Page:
Theresa also cited internal sponsorship as incredibly important. Awareness, she said, is brilliant, but having a sponsor to embrace the company’s menopause work has helped hugely (“And it doesn’t hurt he’s a man!”).
Menopause support for all people
Theresa also touched upon a very important point; that menopause support is not just for women. Menopause can touch all people, whether they are experiencing personally or care for someone who is. Santander have tried to be as inclusive as possible, making sure that guidance and support touches all people.
Santander’s journey to provide the best menopause support is still very much underway; they are seeking advice and trying to normalise the conversation. Their target is to build a network of passionate women and men who want to talk about menopause.
Deborah agreed: at a recent ‘menopause in the workplace’ event she had held, 67% of attendees were not experiencing menopause, but were there to support others.
Theresa detailed her key advice for companies on the journey to offer better menopause support as:
- Ongoing awareness and discussion
- Training and education that is expansive and inclusive
- Creating opportunities for individuals to engage, discuss and seek advice.
Santander’s work with Peppy
As well as driving awareness and information, Santander wanted to provide practical support, which is where Peppy comes in.
“One of the reasons we’re working with Peppy is because there is that huge gap for people to get great, quick, tangible advice and support, and it was really important for us to provide practical support.”
Accessibility, best practice and training
Deborah spoke about the importance of any policy, guidance or resource to be easily accessible by all people. She also agreed with Amandeep and Theresa that great sponsorship within the organisation is really important.
Deborah believes that training is vital; we need to be educated, to understand that – when it comes to menopause – every person’s experience is different. Whether for an HR lead, a line manager or any other role, Deborah feels there is one simple aim of any training:
“… it’s [for people to know that] somebody is there for them, that they’re understood, that they’re not on their own and that their organisation gets them. That’s all they need.”
An opportunity with Covid-19
Mridula highlighted that, often, only small changes are needed to make a big difference. For example, removing the barriers posed by an internal process required to get a desktop fan.
Theresa agreed, and called for more training to focus on the small adjustments that can have a significant impact. She also suggested that the Covid-19 pandemic and sudden change in our working environments and patterns has presented and opportunity for us to understand our colleagues’ needs, and to be even more flexible than before.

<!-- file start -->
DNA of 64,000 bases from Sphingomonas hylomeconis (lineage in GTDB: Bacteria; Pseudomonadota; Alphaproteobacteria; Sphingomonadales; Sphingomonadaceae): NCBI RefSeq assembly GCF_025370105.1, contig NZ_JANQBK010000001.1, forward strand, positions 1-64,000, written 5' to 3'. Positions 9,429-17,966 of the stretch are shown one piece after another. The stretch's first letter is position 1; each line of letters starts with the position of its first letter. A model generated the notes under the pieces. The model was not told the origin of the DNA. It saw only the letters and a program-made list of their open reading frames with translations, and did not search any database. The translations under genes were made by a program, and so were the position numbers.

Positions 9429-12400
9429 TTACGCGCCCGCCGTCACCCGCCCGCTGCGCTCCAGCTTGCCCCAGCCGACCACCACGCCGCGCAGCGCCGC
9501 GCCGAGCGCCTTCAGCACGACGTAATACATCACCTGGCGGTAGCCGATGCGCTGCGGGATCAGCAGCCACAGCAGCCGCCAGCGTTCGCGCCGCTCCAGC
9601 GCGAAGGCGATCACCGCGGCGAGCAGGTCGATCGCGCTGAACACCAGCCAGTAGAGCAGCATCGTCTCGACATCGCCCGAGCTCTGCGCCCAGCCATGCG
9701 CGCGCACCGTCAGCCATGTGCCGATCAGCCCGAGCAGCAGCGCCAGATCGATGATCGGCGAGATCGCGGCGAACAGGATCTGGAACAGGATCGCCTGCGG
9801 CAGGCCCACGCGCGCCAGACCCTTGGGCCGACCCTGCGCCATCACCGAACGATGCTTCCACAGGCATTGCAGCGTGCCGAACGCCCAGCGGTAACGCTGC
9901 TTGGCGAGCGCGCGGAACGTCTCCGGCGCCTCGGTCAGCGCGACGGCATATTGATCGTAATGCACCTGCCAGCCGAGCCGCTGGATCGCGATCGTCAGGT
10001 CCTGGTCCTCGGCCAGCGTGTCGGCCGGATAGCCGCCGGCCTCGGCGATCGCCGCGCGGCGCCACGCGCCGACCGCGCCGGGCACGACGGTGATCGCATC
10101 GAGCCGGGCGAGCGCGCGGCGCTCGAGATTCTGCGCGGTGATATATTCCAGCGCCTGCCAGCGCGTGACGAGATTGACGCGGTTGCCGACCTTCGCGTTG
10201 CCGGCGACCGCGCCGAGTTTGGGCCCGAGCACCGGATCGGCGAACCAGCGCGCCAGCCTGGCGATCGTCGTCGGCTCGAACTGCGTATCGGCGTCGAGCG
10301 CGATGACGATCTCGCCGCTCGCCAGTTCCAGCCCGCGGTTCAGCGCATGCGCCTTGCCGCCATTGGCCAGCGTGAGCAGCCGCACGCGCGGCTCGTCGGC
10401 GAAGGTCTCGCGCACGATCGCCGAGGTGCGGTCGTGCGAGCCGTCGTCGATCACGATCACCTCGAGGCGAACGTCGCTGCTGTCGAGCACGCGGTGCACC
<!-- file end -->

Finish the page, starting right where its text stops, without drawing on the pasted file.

Personal experience of menopause
Finally, Jacqui Timmins gave a personal account of her own experience going through menopause. When she started experiencing anxiety and mild depression, her GP could identify the issues but not the reason why. It took her family and friends to identify that this could be a result of hormone changes.
Having felt void of emotion and flat for months, starting HRT was like flicking a switch; within months, she felt full of energy, “it was like a silver bullet”.
Whilst Jacqui recognises that this was “very much my personal experience”, and that everyone’s experiences menopause treatment are different, she sees now more than ever that more training is needed within the legal profession to better understand the impact of hormonal changes on the body and the mind.
Kathy added to this that, often, GPs only have basic training of menopause. A specialist clinic is great, but most women do not necessarily need a full menopause clinic. What they need is one-to-one support.
“There are two terms that are the most widely searched on the NHS website: depression and menopause. That’s what people want to know about”
The discussion led onto an engaged Q&A session with the audience.
One particular issue which was voiced by participants was that symptoms (both physiological and psychological) of menopause were causing increased time away from desks or impacting productivity. This, in a billing working environment, was a real cause for concern, and highlights a need for better understanding, improved support and resources for people going through menopause in the legal sector.
Whilst many questions were answered in detail, we will also be following up with tailored blog posts and articles that focus on the most frequently asked questions, including the topic of billed hours and menopause. Keep an eye on our news page for any updates.
We would like to thank Amandeep, Jacqui, Deborah, Theresa and Kathy for taking part in this discussion, and invite you to join the conversation by emailing firstname.lastname@example.org and downloading the Menopause Support Resource.
If you’d like to explore Peppy further, please click here to look at our website and the services we provide.
Peppy provides next-generation health support to employees going through life’s big transitions, such as becoming a parent, fertility treatment or going through the menopause. The company was founded by Max Landry, Evan Harris and Mridula Pore in 2018 and works with a wide range of employers to provide support to their employees.